Sunday, November 27, 2005
There is no leash
So, there's Mario, Sonic, Lara Croft and [insert your own videogame icon here], but the games industry - unlike the film world - seldom throws up names from the production side of the operation; the names of the visionaries behind our much-loved games have a lot of catching up to do before they are on par with their filmic counterparts. For the mainstream at least, a big fat EA logo slapped on the box should suffice. There are however some names that do create an air of anticipation and excitement when they emerge from their secret laboratories to give us a (usually rather cryptic) glimpse into their future projects. One such man is Warren Spector, former Looking Glass and Ion Storm employee who has now gone underground, so to speak. The man perhaps best known for the seminal FPS/RPG hybrid Deus EX is now, like many others, is attempting to push the concept of play and interaction beyond what it exists as now. His new company - Junction Point Studios - is:
"...an independent developer of innovative console and PC games that focus on player-driven, improvisational gameplay in the context of strong, traditional narratives. The company's goal is to tell stories with players, not to them, allowing them to craft their own, unique experiences through in-game choices..."
With a distribution deal already set with Valve through their content delivery system Steam, Spector doesn't have to worry about his ideas being compromised by publishers keeping him on a short leash.
Wednesday, November 02, 2005
World Usability Day
That's right, this Thursday (3rd Nov) sees the world rejoice as we celebrate all that is wonderfully designed in a huge orgasm of appreciation for the award-winning designers who make it all possible (or something). But are we ready for such a day? Tom Stewart, usability expert and managing director at System Concepts doesn't seem to think so (http://news.bbc.co.uk/1/hi/magazine/4392644.stm). His reasoning is understandable; yes, progress has - and is continuing to be - made in good design, citing the iPod as a classic example. But are we getting ahead of ourselves? Surely we have to achieve more than simply having an intuitive way to select our mp3s on the move? I would agree. The amount of potentially avoidable hastle we as consumers have to bear each day is reason enough to think twice about progress. Maybe World Usability Day is less of a celebration and more of a catalyst; a unifying protest against bad design, somehow awakening the sleepy sub-conscious to rebel against inconvenience. I say yes. Even if only a handful of companies and organisations take note, that is a major plus for consumers as competition will only drive progress in usability further, hopefully creating some kind of usable utopia (again, or something). Maybe then we will be ready for World Usabiltiy Day.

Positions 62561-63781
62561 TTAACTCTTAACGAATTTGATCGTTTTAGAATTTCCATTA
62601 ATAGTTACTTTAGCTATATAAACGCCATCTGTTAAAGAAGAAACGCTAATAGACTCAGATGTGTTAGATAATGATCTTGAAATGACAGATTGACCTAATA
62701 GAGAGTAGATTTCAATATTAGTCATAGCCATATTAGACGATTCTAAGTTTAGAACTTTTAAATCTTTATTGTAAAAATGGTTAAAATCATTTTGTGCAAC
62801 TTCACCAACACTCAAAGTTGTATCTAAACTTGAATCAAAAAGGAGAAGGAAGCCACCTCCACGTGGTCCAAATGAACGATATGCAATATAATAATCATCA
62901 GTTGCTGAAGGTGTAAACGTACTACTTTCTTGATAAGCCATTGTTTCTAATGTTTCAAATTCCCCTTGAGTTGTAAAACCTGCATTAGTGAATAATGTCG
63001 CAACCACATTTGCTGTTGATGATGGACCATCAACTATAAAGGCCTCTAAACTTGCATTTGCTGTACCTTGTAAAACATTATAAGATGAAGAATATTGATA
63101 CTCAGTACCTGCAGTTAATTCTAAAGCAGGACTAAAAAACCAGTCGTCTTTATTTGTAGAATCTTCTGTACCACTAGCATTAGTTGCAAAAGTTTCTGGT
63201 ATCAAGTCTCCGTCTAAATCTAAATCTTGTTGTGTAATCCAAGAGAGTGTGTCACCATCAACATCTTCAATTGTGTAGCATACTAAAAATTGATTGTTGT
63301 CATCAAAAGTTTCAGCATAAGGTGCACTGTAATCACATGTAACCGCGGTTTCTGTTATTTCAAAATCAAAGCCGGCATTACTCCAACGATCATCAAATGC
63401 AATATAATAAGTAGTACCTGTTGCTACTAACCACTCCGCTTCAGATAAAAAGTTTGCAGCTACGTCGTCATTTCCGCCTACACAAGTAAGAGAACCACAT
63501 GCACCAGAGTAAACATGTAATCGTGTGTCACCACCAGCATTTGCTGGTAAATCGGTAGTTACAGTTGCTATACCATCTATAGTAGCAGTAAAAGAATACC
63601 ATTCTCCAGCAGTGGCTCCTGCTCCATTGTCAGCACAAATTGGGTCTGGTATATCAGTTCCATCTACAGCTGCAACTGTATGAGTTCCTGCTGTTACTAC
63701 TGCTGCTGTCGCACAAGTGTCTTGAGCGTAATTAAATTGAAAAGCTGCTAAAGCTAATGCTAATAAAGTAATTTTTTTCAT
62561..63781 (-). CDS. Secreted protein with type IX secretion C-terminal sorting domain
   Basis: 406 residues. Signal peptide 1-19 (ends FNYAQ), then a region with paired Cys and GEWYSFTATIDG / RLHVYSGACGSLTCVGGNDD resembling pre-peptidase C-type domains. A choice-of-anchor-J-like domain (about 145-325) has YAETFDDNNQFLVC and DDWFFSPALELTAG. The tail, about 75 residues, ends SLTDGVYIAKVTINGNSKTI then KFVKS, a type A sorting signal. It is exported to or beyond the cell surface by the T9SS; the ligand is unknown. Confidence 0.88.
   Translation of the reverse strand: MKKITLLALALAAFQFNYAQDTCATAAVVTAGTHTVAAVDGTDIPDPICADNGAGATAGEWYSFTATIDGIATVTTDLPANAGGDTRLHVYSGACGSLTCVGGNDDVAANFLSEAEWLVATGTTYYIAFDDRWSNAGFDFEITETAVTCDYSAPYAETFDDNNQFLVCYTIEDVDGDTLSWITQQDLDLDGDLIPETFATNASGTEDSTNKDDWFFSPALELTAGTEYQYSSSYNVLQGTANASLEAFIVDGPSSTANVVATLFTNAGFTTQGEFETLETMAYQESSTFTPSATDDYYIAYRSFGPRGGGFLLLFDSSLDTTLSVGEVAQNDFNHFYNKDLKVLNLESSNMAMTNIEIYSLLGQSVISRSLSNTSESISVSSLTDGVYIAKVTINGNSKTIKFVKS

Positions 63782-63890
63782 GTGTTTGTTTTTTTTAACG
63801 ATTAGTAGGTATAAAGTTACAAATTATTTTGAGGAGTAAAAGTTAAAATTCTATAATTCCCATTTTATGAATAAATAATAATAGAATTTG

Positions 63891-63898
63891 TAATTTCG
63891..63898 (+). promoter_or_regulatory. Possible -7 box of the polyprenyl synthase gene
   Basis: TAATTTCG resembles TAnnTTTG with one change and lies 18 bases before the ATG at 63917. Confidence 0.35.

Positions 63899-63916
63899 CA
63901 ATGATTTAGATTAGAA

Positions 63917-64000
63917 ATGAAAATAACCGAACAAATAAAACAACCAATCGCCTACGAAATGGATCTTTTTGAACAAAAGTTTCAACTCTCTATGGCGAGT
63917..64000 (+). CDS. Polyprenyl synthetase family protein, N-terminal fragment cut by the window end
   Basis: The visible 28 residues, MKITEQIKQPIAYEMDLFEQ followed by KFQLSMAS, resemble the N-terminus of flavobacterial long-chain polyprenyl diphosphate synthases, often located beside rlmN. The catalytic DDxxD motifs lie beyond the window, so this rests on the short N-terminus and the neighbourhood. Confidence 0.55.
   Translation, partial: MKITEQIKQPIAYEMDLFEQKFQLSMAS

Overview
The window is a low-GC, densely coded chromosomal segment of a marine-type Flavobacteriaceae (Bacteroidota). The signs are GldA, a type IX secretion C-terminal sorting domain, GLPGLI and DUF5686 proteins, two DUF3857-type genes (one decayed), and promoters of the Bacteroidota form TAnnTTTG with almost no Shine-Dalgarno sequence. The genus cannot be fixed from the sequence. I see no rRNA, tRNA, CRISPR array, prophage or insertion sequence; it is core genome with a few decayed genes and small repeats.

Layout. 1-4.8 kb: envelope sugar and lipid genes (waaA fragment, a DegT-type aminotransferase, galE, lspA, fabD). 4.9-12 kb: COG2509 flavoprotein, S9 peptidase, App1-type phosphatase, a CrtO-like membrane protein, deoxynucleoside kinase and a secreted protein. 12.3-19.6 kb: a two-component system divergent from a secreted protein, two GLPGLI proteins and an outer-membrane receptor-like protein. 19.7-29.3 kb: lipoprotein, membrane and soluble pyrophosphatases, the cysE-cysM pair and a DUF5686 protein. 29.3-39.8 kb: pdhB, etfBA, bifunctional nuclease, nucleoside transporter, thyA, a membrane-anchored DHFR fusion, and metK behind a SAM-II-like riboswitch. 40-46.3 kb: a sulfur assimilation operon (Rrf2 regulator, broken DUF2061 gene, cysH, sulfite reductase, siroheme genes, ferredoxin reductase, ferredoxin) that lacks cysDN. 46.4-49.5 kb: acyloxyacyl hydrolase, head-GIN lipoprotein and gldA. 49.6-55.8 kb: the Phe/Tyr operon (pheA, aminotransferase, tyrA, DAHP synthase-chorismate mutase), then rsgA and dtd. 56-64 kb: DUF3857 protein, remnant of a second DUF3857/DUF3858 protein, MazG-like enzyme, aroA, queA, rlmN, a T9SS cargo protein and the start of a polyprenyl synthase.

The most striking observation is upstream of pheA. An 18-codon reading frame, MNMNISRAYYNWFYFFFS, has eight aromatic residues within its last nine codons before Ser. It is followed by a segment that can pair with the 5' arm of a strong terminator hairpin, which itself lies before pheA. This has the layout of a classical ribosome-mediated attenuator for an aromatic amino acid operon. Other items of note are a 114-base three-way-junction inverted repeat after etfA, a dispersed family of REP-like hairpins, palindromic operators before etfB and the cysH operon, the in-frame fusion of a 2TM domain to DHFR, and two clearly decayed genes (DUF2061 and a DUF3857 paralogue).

Read more about it here: